DENIAL AND ADDICTION
by Libby Cataldi
A mother writes: Our daughter, both strikingly beautiful and musically gifted, signed a recording contract with an International music company at the age of fifteen. I traveled with her extensively and never had an idea what was going on right in my presence. At seventeen, she graduated a year early as valedictorian of a private school catering to performers. Unbeknownst to us, she was already addicted to cocaine when she left for university on a full music scholarship. I blamed her stuffy nose on allergies, and she gladly accepted the air cleaner I bought for her dorm room. We only learned of her addiction after a suicide attempt.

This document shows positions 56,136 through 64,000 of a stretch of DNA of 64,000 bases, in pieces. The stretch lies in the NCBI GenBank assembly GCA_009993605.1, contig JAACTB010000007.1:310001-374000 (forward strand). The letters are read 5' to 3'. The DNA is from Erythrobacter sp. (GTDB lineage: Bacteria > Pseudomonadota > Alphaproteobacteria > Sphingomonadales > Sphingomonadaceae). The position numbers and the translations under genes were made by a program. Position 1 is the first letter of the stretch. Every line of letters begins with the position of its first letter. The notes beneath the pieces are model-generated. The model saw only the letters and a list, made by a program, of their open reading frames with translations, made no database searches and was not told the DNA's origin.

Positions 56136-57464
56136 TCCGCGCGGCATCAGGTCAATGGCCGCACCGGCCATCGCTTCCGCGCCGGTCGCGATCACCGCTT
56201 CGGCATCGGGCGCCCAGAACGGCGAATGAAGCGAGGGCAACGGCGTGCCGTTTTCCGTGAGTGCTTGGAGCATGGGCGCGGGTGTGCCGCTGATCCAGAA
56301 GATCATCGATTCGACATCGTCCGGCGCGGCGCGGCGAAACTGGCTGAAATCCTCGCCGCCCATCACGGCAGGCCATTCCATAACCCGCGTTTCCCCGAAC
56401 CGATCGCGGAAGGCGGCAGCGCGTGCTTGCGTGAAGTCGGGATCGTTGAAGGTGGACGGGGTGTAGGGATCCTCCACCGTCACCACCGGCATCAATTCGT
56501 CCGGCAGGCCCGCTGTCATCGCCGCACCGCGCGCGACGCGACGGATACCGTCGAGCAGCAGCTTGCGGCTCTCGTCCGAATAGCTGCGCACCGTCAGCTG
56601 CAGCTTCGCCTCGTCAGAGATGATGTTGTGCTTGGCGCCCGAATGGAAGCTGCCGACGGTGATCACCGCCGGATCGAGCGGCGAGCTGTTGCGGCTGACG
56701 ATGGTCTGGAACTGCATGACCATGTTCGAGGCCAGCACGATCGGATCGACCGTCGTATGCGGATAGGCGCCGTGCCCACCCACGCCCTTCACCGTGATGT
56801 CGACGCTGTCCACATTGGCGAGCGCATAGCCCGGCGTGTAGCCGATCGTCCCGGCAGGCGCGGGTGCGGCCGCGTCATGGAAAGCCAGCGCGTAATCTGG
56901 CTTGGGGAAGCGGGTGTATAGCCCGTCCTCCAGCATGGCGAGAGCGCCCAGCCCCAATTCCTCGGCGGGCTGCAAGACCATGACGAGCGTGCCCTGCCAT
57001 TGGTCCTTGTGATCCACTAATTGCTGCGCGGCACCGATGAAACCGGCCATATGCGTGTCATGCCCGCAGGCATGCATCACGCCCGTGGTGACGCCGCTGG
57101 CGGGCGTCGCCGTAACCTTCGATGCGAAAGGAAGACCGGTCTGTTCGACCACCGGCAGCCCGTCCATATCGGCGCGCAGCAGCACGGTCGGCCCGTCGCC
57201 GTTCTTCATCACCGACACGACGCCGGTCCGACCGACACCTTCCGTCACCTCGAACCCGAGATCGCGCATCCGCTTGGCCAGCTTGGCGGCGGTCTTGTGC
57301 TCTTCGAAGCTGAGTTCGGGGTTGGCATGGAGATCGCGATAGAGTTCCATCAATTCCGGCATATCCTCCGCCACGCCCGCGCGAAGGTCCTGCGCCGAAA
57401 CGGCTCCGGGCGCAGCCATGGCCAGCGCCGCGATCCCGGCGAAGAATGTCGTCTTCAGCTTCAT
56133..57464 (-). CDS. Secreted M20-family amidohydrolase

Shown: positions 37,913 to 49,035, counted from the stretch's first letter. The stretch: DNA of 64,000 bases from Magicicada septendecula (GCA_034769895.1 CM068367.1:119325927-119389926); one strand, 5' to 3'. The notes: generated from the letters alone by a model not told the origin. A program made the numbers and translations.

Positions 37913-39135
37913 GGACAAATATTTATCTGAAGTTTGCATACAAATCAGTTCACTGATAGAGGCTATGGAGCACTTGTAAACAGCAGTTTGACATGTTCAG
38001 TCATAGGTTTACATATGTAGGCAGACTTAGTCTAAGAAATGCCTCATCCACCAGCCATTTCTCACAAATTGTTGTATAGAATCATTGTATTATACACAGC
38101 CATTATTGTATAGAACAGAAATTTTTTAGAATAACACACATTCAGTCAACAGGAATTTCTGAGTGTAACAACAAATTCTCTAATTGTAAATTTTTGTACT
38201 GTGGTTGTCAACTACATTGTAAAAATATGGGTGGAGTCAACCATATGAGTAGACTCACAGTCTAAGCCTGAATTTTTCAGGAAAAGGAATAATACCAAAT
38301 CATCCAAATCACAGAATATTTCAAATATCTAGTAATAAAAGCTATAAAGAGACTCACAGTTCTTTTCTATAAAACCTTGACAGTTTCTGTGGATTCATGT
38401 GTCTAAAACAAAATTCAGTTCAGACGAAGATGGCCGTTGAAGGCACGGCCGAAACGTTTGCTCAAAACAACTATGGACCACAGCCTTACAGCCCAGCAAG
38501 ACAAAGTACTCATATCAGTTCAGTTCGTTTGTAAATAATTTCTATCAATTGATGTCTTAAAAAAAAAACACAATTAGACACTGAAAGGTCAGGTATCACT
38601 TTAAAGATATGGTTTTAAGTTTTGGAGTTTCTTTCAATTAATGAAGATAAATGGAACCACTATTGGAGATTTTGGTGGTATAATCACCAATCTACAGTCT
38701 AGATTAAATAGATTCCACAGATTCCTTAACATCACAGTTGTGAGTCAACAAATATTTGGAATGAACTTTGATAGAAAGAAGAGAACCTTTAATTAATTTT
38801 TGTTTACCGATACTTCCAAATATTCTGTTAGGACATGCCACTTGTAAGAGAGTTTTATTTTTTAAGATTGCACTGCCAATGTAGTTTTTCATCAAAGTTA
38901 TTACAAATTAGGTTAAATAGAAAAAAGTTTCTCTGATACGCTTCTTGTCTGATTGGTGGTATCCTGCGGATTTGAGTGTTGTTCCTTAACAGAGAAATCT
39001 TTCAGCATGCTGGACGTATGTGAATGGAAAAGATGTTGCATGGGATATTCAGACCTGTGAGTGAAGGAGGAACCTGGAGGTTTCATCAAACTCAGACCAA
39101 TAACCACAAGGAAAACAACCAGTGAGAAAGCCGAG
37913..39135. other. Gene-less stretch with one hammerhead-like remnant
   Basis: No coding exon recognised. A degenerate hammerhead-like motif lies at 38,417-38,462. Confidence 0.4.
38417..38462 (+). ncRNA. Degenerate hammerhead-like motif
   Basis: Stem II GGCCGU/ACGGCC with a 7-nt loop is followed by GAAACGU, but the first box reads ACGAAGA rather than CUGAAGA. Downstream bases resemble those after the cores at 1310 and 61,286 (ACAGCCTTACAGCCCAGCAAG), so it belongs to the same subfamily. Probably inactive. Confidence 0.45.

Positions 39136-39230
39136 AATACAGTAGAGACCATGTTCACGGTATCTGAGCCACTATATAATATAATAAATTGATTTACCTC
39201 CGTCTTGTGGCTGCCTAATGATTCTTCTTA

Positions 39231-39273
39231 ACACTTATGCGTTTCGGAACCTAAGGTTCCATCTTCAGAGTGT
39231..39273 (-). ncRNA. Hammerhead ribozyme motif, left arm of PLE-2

My reflection: We don’t see the addiction as it unfolds right before our eyes. This seems impossible, yet it happens every day to even the most vigilant parents. We see the dilated pupils, hear the stuffy nose and wonder where our child’s spirit and humor have gone. We want to think the best of them. We want to believe us when they tell us, “Mom, I’m fine. Please don’t worry. All is OK.”
Today’s Promise to consider: We parents want the best for our children. When we realize that we’ve been in denial, we often blame ourselves and feel betrayed, stupid or tricked. We’re not alone. Today, I will face the truth with love and move forward, one day at a time.